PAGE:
• 7) Obviously the aims and objectives that you have will affect the group and your activities.
  • 8) We are reading to discover more about objective reality.
  • 9) What is the difference between goals and objectives?
  • 10) Growth objectives have to be economic objectives rather than volume objectives.
  • 11) The military have also been set insufficiently clear objectives.
  • 12) Time for a brutally objective scientific view.
  • 13) We need to identify objectives and back them to the hilt.
  • 14) This has allowed him to think exclusively about his personal objectives.
  • 15) The final part of the objective gives any information about the conditions of performance.
  • 16) The trick is to target key objectives together.
  • 17) The first step is to seek an objective opinion.
  • 18) The main objective was to bring prices down.
  • 19) There must be multiple objectives rather than a single objective.
  • 20) We first take a look at learning and then consider the identification of training needs and the formulation of learning objectives.
  • 21) As there is an objective moral standard of equality, there is also an objective moral standard of marriage.
  • 22) I write as an objective journalist, not as a cycling fanatic.
  • 23) All in all, the image objectives envisaged for the Golf were reached to a large extent.
  • 24) ‘This is anti - foundationalism, where the foundations were the hard facts of objective judgement and absolute truth.’
  • 25) ‘Second, I am stating my opinions and hopefully I am more objective than judgemental.’
  • 26) ‘I was determined to remain a disinterested, objective observer in order to respond to student questions or problems.’
  • 27) ‘This contrasts with the common image of scientists being objective and impartial analysts who allow the empirical facts to speak for themselves.’
  • 28) ‘The only positive aspect that has emerged from the meeting is the fact that more objective members have started questioning the sudden conversion of Zuma into a friend of the workers and the masses.’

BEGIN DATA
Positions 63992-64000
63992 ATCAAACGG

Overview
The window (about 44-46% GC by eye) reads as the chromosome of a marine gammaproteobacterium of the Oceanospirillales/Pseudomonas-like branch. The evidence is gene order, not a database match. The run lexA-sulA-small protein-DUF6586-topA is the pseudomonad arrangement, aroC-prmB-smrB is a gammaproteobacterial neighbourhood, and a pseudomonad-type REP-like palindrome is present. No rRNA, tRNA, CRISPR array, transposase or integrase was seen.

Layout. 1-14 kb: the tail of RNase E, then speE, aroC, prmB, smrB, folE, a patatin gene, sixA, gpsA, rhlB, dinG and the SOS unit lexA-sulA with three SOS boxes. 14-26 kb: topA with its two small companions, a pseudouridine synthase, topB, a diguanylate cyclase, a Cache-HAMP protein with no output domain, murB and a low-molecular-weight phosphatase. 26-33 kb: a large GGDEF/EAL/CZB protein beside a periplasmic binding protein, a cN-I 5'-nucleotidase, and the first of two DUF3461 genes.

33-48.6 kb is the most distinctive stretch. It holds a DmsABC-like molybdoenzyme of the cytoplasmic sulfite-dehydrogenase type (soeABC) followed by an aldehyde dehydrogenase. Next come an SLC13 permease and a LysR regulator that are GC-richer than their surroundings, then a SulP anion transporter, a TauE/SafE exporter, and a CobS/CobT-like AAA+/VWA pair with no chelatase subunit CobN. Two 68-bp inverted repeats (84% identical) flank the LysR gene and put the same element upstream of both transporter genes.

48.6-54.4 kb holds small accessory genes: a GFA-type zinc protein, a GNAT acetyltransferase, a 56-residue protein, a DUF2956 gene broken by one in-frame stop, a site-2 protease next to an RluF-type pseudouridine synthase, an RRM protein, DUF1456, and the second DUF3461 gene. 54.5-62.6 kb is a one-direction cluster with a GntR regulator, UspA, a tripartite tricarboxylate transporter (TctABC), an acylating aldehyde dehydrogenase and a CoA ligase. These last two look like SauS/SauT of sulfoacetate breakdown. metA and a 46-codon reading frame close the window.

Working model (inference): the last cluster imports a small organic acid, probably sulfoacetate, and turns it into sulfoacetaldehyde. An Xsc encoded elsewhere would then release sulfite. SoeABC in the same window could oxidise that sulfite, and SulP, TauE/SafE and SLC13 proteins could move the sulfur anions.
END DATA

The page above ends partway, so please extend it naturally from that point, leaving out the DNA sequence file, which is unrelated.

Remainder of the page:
• 29) ‘Just to establish the ground rules, I know I am neither neutral nor the most objective observer on the subject I'm about to discuss in this space.’
  • 30) ‘Secondly, becoming professionals has sometimes made historians pretend to an Olympian detachment from, and objective judgement on, the present and the past.’
  • 31) ‘Neutral parties, objective people who would not ask, and would only obey.’
  • 32) ‘Sometimes, we can overlook this fact and describe ourselves as objective scientists, but this understates the role of the economist in modern society.’
  • 33) ‘Nevertheless, the accumulation of evidence in a wide range of areas must surely force any reasonably objective observer to the conclusion that urgent policy action is required on a global level.’
  • 34) ‘But when you're in the room with him, I believe that any trying to be objective person would come away with the impression, one, this is not a dumb person.’
  • 35) ‘Cornwallis fumed, and later historians have echoed his frustration, but should that be accepted as an objective judgement of the behaviour of Halifax's pioneers?’
  • 36) ‘As an objective observer, as you turn on the news every night, and you see what's going on in the Gulf Coast down there, so many people have lost so much.’
  • 37) ‘The moral relativism that pollutes what remain of the rules of war - the good guys never do bad things - has entirely eradicated objective judgement.’
  • 38) ‘Any objective person would have to say that over the last four years we have invested more particularly in cancer services than we did in the past twenty years.’
  • 39) ‘Barely a day goes by without news of a terrorist incident, and speak to any objective observer and they will tell you that, for all the progress, big problems remain.’
  • 40) ‘In the absence of an infallible and objective observer, judging competence from within a hierarchy is always likely to be a hit and miss affair.’
  • 41) ‘Although the media can be reluctant to analyse or even accept that its own role is any more than that of an objective observer, its networks are formidable.’
  • 42) ‘His behaviour may not be technically wrong, but to outside, objective observers it just seems wrong.’
  • 43) ‘The psychological contract is an attempt by a worker to impose order and responsibility to a situation where that person may have little objective power.’
  • 44) ‘No, I'm saying there is no ultimate reality, no objective existence, no ontology at all.’
  • 45) ‘The operational definitions that we adopt here are: Real objects are any objects that have an actual objective existence.’
  • 46) ‘Controversial, yes, but I'm saying those physical laws don't have an objective existence, they're categories we apply to experiences.’
  • 47) ‘It describes the test as ‘willingness’ and ‘ability’ as being relevant to the existence of an objective basis.’
  • 48) ‘You posit an external, objective reality whose solidity allows an objective mind to perceive it fully and without cultural bias or observational tint.’